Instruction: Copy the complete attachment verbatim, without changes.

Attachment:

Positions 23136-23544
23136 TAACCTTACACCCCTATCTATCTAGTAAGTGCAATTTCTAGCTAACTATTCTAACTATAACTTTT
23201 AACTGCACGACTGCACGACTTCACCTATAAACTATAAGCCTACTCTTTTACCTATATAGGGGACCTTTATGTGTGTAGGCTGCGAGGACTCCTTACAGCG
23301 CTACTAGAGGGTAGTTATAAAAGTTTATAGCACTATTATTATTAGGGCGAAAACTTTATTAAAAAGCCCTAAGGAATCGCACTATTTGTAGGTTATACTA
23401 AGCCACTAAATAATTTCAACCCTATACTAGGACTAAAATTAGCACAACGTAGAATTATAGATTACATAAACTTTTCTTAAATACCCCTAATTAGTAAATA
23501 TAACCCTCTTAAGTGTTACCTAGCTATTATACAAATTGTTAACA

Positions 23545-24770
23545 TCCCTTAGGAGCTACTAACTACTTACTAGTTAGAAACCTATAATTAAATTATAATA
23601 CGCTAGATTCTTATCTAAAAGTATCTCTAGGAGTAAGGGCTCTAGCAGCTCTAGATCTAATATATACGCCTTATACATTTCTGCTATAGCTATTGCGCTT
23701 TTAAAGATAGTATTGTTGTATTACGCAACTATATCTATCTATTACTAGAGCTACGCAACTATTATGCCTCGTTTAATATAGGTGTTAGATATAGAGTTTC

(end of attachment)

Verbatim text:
Positions 23136-23544
23136 TAACCTTACACCCCTATCTATCTAGTAAGTGCAATTTCTAGCTAACTATTCTAACTATAACTTTT
23201 AACTGCACGACTGCACGACTTCACCTATAAACTATAAGCCTACTCTTTTACCTATATAGGGGACCTTTATGTGTGTAGGCTGCGAGGACTCCTTACAGCG
23301 CTACTAGAGGGTAGTTATAAAAGTTTATAGCACTATTATTATTAGGGCGAAAACTTTATTAAAAAGCCCTAAGGAATCGCACTATTTGTAGGTTATACTA
23401 AGCCACTAAATAATTTCAACCCTATACTAGGACTAAAATTAGCACAACGTAGAATTATAGATTACATAAACTTTTCTTAAATACCCCTAATTAGTAAATA
23501 TAACCCTCTTAAGTGTTACCTAGCTATTATACAAATTGTTAACA

Positions 23545-24770
23545 TCCCTTAGGAGCTACTAACTACTTACTAGTTAGAAACCTATAATTAAATTATAATA
23601 CGCTAGATTCTTATCTAAAAGTATCTCTAGGAGTAAGGGCTCTAGCAGCTCTAGATCTAATATATACGCCTTATACATTTCTGCTATAGCTATTGCGCTT
23701 TTAAAGATAGTATTGTTGTATTACGCAACTATATCTATCTATTACTAGAGCTACGCAACTATTATGCCTCGTTTAATATAGGTGTTAGATATAGAGTTTC